A New American Play
By Paul Oakley Stovall
Directed by Phylicia Rashad
Produced by Paul Boskind, Ruth Hendel, Stephen Hendel
by special a arrangement with Goodman Theatre
in association with About Face Theatre Compaany
At the Goldman’s Owen Theatre, Chicago
New sit-com styled play too manipulative to be credible
Playwright Paul Oakley Stovall’s Immediate Family is a contrived HBO sit-com styled work that features over-the-top performances and improbable situations designed further the writer’s conceit.
Jessie Bryant, Jr. (Phillip James Brannon) returns to the family’s Chicago Hyde Park home after a two year exile for the wedding of his brother Tony (Kamal Angelo Bolden). Jessie is worried that the family will discover that he is gay and that his Swedish “friend” Kristan (Patrick Sarb) is actually his live-in lover. Tony hides the fact that his fiance is four months pregnant. Add the arrival of the Bryant’s half sister Ronnie (Cynda Williams) with older sister and mother figure, Evy (Shanesia Davis)- a self-styled African-American advocate and racist homophobic activist and you have the ingredients for an explosive comic drama.
Evy can’t understand why her two brothers are so mysterious and distant but since she comes across as a narrow-minded, mean-spirited bigot, who could blame them? Evy is a Bible-thumping, homophobic who believes that all Black men should marry and have children. No wonder that Jessie is fearful of announcing that he is gay and that he is living with a white man. I wonder why Jessie would, after two years of not speaking to the family, come to his brother’s wedding especially knowing that Evy and probably the entire family would reject his lifestyle? What compels him to attend the wedding? Playwright contrivance? And, why would he ‘volunteer ‘ his lover to be the wedding’s photographer? If he feared rejection, he had two choices: either come out and explain his relationship with Kristan to the family or not bother with the wedding. His choice to try to hide things from the family and explain away Kristan is doomed. I can’t empathize with Jessie’s cowardliness.
Add the hyper aggressive lesbian neighbor, Nina (J. Nicole Brooks) and the action gets wild and eventually erupts into a she fight between Evy and her half sister Ronnie. This contrived play features a racist, bigoted sister who despite a superb education is vehemently anti-white and anti-gay. She can’t accept her gay brother and her half white sister. Jessie’s brother Tony accepts Jessie’s being gay but he has trouble with Kristian being white.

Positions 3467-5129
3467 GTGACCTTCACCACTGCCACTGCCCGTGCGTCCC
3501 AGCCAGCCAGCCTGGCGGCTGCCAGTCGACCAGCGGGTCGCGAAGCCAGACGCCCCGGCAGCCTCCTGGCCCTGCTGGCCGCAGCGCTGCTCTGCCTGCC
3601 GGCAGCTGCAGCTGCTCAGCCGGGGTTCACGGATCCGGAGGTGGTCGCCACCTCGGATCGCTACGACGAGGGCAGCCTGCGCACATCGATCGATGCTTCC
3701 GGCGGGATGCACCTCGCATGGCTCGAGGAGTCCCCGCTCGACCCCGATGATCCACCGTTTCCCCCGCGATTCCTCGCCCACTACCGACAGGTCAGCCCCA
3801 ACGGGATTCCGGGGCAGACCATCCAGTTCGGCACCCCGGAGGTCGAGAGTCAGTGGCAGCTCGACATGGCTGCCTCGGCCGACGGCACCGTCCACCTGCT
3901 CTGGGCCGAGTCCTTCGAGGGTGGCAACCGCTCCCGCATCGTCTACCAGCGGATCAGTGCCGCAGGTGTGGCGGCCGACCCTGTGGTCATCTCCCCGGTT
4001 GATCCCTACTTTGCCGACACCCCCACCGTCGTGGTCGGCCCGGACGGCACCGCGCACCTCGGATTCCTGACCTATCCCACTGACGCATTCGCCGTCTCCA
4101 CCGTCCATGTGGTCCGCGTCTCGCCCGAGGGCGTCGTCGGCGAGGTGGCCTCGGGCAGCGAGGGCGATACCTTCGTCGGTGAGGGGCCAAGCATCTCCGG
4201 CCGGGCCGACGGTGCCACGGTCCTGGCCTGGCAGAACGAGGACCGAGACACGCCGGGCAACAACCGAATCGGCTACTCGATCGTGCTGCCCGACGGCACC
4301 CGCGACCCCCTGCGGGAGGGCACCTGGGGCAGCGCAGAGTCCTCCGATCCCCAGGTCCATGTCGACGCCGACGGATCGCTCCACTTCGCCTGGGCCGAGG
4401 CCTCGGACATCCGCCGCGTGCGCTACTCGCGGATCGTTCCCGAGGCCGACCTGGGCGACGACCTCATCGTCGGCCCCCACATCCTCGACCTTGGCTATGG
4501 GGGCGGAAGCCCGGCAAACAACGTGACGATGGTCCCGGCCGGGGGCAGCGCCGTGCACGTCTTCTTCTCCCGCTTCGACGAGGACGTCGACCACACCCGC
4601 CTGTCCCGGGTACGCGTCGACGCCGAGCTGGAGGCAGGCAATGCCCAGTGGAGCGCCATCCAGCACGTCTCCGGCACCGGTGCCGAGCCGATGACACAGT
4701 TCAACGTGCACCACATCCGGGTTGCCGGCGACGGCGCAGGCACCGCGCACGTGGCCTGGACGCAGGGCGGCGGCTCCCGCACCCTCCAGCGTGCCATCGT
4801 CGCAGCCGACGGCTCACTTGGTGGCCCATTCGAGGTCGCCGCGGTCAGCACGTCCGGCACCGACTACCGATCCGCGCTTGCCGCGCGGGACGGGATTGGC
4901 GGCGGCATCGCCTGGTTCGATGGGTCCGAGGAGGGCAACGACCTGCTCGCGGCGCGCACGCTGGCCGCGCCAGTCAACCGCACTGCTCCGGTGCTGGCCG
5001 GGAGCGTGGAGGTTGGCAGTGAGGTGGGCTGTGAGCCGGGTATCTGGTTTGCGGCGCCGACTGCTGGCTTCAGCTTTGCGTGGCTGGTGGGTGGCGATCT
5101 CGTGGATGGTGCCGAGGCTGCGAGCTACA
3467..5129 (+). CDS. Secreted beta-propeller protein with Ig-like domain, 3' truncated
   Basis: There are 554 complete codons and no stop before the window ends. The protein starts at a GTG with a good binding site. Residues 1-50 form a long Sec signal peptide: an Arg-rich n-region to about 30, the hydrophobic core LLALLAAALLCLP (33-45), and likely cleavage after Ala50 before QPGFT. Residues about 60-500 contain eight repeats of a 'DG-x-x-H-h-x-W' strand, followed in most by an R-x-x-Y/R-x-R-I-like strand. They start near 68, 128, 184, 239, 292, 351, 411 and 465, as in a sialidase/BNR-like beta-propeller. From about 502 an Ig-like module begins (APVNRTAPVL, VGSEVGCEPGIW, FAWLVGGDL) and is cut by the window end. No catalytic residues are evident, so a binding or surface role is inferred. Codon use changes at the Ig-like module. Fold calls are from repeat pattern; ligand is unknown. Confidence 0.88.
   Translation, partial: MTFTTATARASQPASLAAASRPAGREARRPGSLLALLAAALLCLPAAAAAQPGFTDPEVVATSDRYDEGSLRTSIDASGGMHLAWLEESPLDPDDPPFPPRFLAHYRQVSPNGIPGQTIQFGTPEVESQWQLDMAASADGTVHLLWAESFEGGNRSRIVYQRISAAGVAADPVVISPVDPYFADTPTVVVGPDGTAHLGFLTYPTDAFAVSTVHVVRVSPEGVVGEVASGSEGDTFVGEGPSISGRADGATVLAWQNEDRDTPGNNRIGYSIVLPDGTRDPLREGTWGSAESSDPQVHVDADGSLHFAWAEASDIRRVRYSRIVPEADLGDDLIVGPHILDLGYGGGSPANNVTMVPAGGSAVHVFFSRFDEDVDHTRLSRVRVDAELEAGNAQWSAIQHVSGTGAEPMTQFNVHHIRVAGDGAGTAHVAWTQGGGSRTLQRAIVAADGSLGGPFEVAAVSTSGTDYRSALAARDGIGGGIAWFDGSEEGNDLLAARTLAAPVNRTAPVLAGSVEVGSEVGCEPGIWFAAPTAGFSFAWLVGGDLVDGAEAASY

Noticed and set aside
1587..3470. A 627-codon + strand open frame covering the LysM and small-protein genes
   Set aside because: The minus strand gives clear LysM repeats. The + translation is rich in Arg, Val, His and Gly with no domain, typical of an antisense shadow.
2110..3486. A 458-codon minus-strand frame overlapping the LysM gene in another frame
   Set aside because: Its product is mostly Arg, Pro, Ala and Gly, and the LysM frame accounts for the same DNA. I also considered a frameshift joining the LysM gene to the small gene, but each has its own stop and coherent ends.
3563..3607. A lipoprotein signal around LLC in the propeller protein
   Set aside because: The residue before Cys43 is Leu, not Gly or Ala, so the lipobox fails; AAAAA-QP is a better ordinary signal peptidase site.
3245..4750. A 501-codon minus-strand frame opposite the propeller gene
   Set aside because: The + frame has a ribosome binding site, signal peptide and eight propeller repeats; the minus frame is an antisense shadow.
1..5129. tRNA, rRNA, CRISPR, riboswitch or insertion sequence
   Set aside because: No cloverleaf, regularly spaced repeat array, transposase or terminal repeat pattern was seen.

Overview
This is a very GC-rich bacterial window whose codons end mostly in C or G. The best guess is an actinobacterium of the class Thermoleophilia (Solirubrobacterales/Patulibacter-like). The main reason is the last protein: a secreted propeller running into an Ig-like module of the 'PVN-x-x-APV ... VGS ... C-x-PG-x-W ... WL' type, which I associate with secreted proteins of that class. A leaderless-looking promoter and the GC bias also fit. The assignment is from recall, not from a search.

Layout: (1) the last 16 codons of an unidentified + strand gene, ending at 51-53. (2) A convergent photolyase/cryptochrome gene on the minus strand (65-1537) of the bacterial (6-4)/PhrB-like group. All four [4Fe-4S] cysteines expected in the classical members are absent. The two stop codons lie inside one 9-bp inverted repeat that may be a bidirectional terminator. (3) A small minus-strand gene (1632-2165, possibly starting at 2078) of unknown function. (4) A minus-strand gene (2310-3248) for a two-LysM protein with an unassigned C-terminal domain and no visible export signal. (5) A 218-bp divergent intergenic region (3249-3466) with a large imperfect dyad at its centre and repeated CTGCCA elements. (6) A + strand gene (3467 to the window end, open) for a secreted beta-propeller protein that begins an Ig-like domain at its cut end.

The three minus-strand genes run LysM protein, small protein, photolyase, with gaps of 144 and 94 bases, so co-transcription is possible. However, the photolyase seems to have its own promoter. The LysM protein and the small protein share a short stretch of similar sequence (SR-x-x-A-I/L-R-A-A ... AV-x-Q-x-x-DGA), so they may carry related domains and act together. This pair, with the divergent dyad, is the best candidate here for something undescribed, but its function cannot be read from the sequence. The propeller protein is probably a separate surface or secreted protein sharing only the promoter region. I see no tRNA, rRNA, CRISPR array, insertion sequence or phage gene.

Tensions boil over when too much alcohol and too much card-playing rivalries led to a ghetto-life physical encounter. Was playwright Stovaall trying to demean African-Americans by showing them to react with violence when emotions erupt? If I was African-American, I’d be offended by the negative depiction of the Bryant’s. I was also irritated by all the screaming and fast-talking dialect (especially from J. Nicole Brooks’ Nina). The verbal exchanges that found one speaker talking over the other proved annoying.
The opening night audience laughed heartily throughout but I found the changing tone shifts from Black humor to serious racial and homophobic bigotry disconcerting. If Stovall was trying to show that Black families can be as dysfunctional and bigoted as whites, he sure succeeded. The press notes have the playwright stating that the play is about change – tiny shifts in attitude. I found Evy’s sudden change – her acceptance of Jessie’s lifestyle and her toleration of Ronnie at the play’s end to be unwarranted and implausible.
I did admire the fine acting by Phillip James Brennon as Jessie with fine work also by Patrick Sarb as Kristian. Shenesia Davis was riveting as Evy. I must admit that audiences will probably enjoy Immediate Family more that I did.
For more info checkout the Immediate Family page on theatreinchicago.com
Date Reviewed: June 8, 2012
At the Goodman’s Owen Theatre, 170 N. Dearborn, Chicago, IL, call 312-443-3800, www.goodmantheatre.org, tickets $20 – $54, Tuesdaays thru Thursdays at 7;30 pm, Fridays 7 Saturdays at 8 pm, Sundays at 7:30 pm, matinees at 2 pm on select Thursdays & Saturdays & Sundays, running time is 90 minutes without intermission, through August 5, 2012